Gary and Matthew had a great climb of Mt. Barille. They have returned to Talkeetna. Stay tuned for trip report and photos once Gary returns home.
Gary and Matthew are doing excellent in the Ruth Gorge. Yesterday (4/28) they climb the West Ridge of Mt. Dickey. Today (4/29) they had a skills training day around base camp. They are potentially looking towards a climb of Mt. Barille soon. We will keep you posted as we get word. Glad they are having a wonderful time in the Alaska Range.
Andrés, Wolf and Victor had an incredible climb of Ham n’ Eggs on the Moose’s Tooth. The team flew back to Talkeetna this afternoon (4/28). Way to go guys! Time relax and celebrate! We are so happy for you. Recap of the trip to come with photos once Andrés is finished with his season in Alaska.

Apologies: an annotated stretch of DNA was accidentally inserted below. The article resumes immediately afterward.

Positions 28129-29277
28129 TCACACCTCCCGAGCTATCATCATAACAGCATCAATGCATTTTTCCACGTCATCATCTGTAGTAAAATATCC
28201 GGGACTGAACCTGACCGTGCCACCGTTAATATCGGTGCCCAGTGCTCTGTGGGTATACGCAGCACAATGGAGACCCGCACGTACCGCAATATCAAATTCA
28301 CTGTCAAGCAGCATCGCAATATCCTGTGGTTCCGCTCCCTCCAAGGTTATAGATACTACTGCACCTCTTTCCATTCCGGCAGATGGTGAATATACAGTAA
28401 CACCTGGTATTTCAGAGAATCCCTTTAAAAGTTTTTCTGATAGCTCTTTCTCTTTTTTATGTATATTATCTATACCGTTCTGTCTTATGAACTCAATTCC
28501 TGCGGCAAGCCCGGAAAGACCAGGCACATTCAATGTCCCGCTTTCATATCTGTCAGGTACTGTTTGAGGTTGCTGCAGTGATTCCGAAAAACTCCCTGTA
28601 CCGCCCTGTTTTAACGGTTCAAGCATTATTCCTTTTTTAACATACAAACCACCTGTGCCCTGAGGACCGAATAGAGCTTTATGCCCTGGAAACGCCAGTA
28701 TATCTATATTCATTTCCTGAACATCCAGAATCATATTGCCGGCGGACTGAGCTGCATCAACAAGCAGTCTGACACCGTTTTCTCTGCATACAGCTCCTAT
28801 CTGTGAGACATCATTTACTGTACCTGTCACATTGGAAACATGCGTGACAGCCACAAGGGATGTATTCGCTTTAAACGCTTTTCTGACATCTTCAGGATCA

Both trips in the Alaska Range are doing great.
Andrés and team climbed Ham n’ Eggs on the Moose’s Tooth yesterday to the col. We received a spot message from them late last night from camp. That is wonderful news. We will report once we hear from them via sat phone. Congratulations team! Stayed tuned for a trip report once the expedition is finished.
Gary and Matthew are doing well in the Ruth Gorge. They had a skills day yesterday and will likely attempt to climb Mt. Dickey today. We will keep you posted with news from them as we hear it.
Our second expedition in Alaska kicked off today. Lead Guid Gary Falk and partner Matthew flew into the Great Gorge, the Ruth Gorge. They are settled in at camp. Tomorrow (4/27) they will recon 747 pass on Mt. Dickey in hope to climb Mt. Dickey the following day. Stay tuned for expedition updates. All the best to Gary and Matthew on their Alaskan adventure.
Our team lead by Andrés Marín arrived in Talkeetna, Alaska yesterday (4/24). They did the final pack today and flew onto the Root Canal Glacier near the Mooses’s Tooth formation. Andrés called this evening and informed us that they are settled into camp. Tomorrow (4/26) they will poke around and have a look at conditions on Ham n’ Eggs and Shaken Not Stirred. We will keep you posted as we get word from them on their climbing plan. We wish Andrés, Wolf and Victor a safe and fun adventure!